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Faculty Couples Make the Grade in Texas


Opening Up the Pipeline to College Presidencies

February 13, 2008, 11:18 AM ET

A Partnership Ends in Academe, and in Life

Mark and Karen Muyskens shared a faculty job in chemistry at Calvin College, in Michigan, for nearly 20 years. They split the teaching load and did most of their research together. At times they even shared an office.

So last month when Ms. Muyskens, who was 46, died suddenly of septic shock, the college and Mr. Muyskens had to quickly decide what to do. Would Mr. Muyskens — who has three school-aged children — assume the couple’s job full time? Or should Calvin try to find someone to take over Ms. Muyskens’ half-time position?

The chemistry department felt it needed to act quickly. It had another faculty search under way, and the requirements for that job could change depending on what Mr. Muyskens wanted to do.

“The whole college said, Mark, you have to attend your family,” said Larry L. Louters, chairman of chemistry. “We’ll deal with whatever your answer is.”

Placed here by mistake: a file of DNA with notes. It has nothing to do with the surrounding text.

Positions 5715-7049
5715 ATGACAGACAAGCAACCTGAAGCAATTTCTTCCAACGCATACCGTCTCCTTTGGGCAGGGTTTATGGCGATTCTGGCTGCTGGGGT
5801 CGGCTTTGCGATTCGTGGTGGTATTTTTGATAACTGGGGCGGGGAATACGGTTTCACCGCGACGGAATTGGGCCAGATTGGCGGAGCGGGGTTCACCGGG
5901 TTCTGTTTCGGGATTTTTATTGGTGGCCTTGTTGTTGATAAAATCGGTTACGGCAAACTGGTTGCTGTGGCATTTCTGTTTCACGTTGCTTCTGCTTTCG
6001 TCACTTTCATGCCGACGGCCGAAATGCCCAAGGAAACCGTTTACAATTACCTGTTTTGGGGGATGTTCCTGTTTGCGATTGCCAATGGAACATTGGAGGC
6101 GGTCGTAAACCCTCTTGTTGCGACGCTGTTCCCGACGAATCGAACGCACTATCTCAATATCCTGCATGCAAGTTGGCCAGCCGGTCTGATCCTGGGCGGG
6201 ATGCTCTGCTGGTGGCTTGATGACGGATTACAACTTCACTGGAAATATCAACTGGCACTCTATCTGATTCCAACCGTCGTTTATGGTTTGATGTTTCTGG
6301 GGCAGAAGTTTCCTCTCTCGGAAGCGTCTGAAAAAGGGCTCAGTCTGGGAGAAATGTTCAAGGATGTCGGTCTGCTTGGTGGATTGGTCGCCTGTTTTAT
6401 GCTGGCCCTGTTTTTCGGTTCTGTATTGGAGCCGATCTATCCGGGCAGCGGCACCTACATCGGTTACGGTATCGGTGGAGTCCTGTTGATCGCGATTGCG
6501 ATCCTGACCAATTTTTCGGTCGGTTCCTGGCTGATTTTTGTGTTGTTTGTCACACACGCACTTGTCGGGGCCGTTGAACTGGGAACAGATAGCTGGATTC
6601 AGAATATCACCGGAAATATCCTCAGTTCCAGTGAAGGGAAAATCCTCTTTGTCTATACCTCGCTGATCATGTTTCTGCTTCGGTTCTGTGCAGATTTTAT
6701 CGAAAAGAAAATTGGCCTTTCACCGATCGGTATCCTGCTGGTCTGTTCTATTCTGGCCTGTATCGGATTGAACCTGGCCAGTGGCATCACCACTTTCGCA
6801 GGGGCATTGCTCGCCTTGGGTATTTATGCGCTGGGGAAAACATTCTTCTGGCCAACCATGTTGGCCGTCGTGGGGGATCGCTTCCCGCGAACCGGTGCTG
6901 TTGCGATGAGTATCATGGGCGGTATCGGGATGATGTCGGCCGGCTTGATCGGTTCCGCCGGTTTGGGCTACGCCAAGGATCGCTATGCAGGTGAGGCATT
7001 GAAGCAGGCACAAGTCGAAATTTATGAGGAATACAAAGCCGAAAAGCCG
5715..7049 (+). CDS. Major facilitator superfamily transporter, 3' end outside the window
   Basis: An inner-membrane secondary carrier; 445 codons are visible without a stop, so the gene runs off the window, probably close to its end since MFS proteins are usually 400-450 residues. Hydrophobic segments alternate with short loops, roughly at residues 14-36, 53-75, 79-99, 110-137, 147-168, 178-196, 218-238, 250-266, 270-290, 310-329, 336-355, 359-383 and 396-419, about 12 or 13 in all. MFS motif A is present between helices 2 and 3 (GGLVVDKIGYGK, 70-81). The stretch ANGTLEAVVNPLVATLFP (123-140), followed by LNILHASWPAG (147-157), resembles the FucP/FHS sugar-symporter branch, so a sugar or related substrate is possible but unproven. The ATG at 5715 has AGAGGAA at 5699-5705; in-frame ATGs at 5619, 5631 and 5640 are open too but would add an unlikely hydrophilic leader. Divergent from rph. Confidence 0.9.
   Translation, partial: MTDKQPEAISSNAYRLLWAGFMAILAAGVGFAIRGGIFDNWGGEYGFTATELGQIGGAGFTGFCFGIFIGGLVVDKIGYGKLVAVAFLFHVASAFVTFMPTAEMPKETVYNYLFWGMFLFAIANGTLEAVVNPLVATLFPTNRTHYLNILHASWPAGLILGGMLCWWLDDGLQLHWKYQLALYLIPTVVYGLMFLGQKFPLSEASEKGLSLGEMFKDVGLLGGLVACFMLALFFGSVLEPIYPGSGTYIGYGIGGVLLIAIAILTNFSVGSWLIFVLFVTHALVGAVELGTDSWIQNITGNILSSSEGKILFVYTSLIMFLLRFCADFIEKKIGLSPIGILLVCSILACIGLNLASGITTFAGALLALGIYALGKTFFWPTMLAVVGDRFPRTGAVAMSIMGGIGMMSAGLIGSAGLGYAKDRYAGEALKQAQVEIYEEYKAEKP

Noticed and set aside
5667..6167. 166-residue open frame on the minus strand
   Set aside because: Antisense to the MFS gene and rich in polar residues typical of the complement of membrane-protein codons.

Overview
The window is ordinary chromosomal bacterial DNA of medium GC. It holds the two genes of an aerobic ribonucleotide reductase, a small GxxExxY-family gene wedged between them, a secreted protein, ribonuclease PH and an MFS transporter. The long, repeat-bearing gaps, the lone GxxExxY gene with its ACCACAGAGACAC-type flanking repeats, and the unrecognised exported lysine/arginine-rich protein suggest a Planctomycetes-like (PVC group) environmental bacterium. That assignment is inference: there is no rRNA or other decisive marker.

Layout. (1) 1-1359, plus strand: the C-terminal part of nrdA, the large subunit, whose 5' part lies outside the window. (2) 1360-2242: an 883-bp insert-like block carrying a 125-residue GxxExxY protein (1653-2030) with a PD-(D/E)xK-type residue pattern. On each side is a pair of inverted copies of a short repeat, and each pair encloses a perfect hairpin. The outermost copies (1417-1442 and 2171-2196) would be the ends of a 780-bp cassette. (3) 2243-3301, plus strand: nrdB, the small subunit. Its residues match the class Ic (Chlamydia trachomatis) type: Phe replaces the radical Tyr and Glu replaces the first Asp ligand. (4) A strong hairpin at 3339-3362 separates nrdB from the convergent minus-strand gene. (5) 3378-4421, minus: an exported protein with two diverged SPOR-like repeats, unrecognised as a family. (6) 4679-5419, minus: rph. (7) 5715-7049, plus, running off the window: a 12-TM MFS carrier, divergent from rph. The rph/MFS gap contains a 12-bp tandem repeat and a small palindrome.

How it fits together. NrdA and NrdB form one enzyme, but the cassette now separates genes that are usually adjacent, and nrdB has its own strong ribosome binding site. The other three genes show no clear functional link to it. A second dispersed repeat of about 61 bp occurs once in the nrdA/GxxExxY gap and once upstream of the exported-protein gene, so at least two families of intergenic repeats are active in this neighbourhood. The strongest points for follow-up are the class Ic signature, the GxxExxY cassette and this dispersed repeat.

Mr. Muyskens came up with a novel approach. He will assume the job full time on the books, but request to work — and be paid — for only two-thirds time. That will allow him to cover all the couple’s courses in physical chemistry. It will also allow him to assume full-time work later when his children are older and need money to pay for college.

Mr. Muyskens says some of the couple’s research projects will be difficult for him to do on his own, particularly one involving two lasers. He says his new work arrangements give him “a little more space to process the new reality and to make adjustments here and at home.” The Muyskens’ children are 15, 12, and 8 years old.

Calvin College is known for its willingness to accommodate academic couples, although most do not share a single position. The Muyskens, who earned their doctoral degrees at the University of Wisconsin, decided from the beginning that they didn’t want two full-time academic careers. They came to Calvin with the job-sharing proposal.

“In grad school, they’d seen mentors who really didn’t have a life but lab work,” said Mr. Louters. Ms. Muyskens, an avid runner who was training for a marathon, developed flu-like symptoms and was hospitalized five days before she died. Doctors have been unable to explain to Mr. Muyskens how she contracted the infection that lead to her death.

Calvin has posted an article about Ms. Muyskens on its Web site, with information about a memorial fund it has established to start a scholarship in her name.

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